“Also, just be flexible. Know that not everything you do will succeed. There will be some instances where you think you have a wonderful idea but maybe the execution is not there. But be flexible about that. Nobody has a true blueprint on what our future holds.”
Reid on how reporters can best take video in interviews:
“Try to record your one question instead of tape-recording the whole interview. If Anthony Davis has a career-high six blocked shots, you just narrow it to that focus. 'OK, Anthony, were you surprised you were able to block that many shots?'
“When you shoot that video with him, you have that one conversation piece rather than having everything from the whole interview session. You put that headline above that video, it gets you a little bit more traffic than just, 'Catching up with Anthony Davis after the game.'”
Reid on how reporters can perform better on video:
“You have to take it as a conversational piece. I watch different shows on TV and watch what they do and take notes from that. [Reid believes NBA TV is a good example.]
“My flaw when I first starting doing these studio shows was I was worried. Am I looking too nervous? Am I speaking loud enough? Once I could get a couple of them, I got a little bit more relaxed. Just relax and take your time. Be clear and direct in what you say.”
Reid on writing for web:
“You have to hit things quickly. For example, the Pelicans are not playing very well right now. We're looking at what are the particulars. Their biggest problem is defense. I'm writing a lot of stories about [coach] Monty’s [Williams] reaction is to that problem and what the players are saying about those issues. I think you narrow your focus to one thing more rather than this broad thing.”
Personnel moves across the nation:
—Northeast Ohio Media Group: Hired David Cassilo and Scott Patsko as high school reporters … hired Tim Bielik, Mark Kern, Joe Noga and Robert Rozboril as high school producers
—Iowa City Press-Citizen: Hired Ryan Murken as new sports editor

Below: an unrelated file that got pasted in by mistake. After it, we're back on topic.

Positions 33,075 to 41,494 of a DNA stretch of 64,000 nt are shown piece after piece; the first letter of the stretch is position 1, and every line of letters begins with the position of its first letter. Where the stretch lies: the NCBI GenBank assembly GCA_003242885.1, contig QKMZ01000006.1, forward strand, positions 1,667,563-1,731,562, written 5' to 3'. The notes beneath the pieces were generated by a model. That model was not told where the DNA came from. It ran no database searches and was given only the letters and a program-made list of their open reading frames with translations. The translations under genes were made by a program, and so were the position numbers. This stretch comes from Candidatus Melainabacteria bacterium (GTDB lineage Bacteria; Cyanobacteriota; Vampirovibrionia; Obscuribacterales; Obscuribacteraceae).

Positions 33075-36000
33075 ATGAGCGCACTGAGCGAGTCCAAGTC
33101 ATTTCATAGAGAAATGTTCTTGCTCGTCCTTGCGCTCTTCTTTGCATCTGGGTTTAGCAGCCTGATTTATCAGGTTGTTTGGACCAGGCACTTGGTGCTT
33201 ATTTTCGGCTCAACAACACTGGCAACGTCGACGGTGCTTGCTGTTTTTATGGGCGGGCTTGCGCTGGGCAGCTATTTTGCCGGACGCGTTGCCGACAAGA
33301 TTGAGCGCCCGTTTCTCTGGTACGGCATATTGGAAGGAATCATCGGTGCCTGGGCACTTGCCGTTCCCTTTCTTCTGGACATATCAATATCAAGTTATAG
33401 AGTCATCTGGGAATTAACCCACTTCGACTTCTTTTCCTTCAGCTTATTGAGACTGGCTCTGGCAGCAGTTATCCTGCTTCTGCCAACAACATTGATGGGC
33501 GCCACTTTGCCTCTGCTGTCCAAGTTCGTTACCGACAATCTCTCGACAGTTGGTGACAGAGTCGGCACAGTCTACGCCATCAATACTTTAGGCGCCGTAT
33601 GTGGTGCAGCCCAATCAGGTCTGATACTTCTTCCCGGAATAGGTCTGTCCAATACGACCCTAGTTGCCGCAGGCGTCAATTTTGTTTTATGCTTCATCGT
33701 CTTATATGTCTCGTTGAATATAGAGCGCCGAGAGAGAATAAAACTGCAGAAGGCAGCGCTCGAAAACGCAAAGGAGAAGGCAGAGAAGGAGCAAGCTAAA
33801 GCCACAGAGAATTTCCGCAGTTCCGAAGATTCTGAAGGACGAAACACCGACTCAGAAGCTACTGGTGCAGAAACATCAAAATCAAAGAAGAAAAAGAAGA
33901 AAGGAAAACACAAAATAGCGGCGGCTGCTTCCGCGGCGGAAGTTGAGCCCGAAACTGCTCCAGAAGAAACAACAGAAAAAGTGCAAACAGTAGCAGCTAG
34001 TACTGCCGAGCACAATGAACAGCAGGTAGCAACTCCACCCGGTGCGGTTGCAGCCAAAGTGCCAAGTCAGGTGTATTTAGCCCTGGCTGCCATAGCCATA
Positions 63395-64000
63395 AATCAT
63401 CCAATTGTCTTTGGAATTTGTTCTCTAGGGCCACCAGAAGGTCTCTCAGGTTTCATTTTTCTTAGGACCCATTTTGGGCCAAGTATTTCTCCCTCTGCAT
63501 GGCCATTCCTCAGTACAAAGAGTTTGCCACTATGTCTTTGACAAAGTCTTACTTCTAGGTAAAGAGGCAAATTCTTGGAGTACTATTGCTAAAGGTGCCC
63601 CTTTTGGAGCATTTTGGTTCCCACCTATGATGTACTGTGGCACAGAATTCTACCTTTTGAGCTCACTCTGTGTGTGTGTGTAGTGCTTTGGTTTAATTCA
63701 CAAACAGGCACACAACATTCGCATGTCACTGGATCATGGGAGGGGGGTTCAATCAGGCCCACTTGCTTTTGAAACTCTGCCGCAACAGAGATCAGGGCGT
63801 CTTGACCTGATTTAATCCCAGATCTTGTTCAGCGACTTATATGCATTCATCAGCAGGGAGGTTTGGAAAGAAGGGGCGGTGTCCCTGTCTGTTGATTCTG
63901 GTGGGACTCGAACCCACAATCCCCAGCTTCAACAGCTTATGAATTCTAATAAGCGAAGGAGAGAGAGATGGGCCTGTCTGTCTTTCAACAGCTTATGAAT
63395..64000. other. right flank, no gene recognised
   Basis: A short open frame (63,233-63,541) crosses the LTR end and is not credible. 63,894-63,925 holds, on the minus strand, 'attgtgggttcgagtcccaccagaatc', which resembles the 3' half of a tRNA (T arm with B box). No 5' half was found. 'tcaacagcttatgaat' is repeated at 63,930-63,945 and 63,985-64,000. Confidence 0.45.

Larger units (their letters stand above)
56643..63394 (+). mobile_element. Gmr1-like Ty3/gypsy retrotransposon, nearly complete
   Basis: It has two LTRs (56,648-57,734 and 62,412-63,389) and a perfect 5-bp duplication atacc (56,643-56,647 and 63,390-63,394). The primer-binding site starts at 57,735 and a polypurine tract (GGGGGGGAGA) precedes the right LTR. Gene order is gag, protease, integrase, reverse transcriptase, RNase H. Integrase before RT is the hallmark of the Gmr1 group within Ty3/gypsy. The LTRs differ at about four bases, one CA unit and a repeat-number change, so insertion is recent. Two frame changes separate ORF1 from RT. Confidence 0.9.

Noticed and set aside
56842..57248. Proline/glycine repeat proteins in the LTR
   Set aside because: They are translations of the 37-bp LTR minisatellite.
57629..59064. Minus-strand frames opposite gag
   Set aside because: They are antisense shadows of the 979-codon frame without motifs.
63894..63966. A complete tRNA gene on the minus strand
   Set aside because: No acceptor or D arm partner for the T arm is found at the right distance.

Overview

—Kansas City Star: Hired Kathleen Gier as high school/Sporting KC reporter
—Southeast Missourian: Named Rachel Crader as sports editor
—St. Louis Post-Dispatch: Lost preps reporter Nate Latsch, who moved to Fox Sports Midwest
—USA Today: Named Dave Morgan as president of USA Today Sports Media Group
—Washington Post: Hired Tariq Lee as high school sports reporter
—Washington Times: Lost Nationals beat writer Amanda Comak, who was named director of baseball media relations and new media for Nationals … hired Zac Boyer from Fredericksburg (Va.) Free-Lance Star
—AP: Named Michael Giarrusso as global sports editor
—MassLive: Named Jim Pignatiello as high school sports producer
—NJ.com: Hired Dan Duggan to cover Rutgers and A.J. Perez to cover New York Giants … moved Brendan Kuty from news to cover New York Yankees … moved Jordan Raanan from Philadelphia sports coverage to Giants
—Wall Street Journal: Hired Sharon Terlep as investigative/enterprise sports reporter
—Columbian: Hired Erik Gundersen as Portland Trail Blazers reporter
—Peninsula Daily News: Promoted Lee Horton to sports editor
—Baton Rouge Advocate: Hired Ross Dellenger, who had been covering Missouri for the Columbia Tribune, as LSU football/baseball reporter
—Pensacola News Journal: Named news desk editor Jason Blakeney sports editor
—South Florida Sun Sentinel: Hired Ryan S. Clark as high school reporter
—TimesDaily: Hired John McWilliams to cover high schools
—Bay Area Newspaper Group: Promoted Marcus Thompson from Golden State Warriors beat to columnist
—Long Beach Press-Telegram: Hired Mike Guardabascio and J.J. Fiddler as high school sports reporters
—Orange County Register: Hired Mark Heisler as a contributing columnist
—Seattle Times: Hired Ryan Divish as Mariners beat writer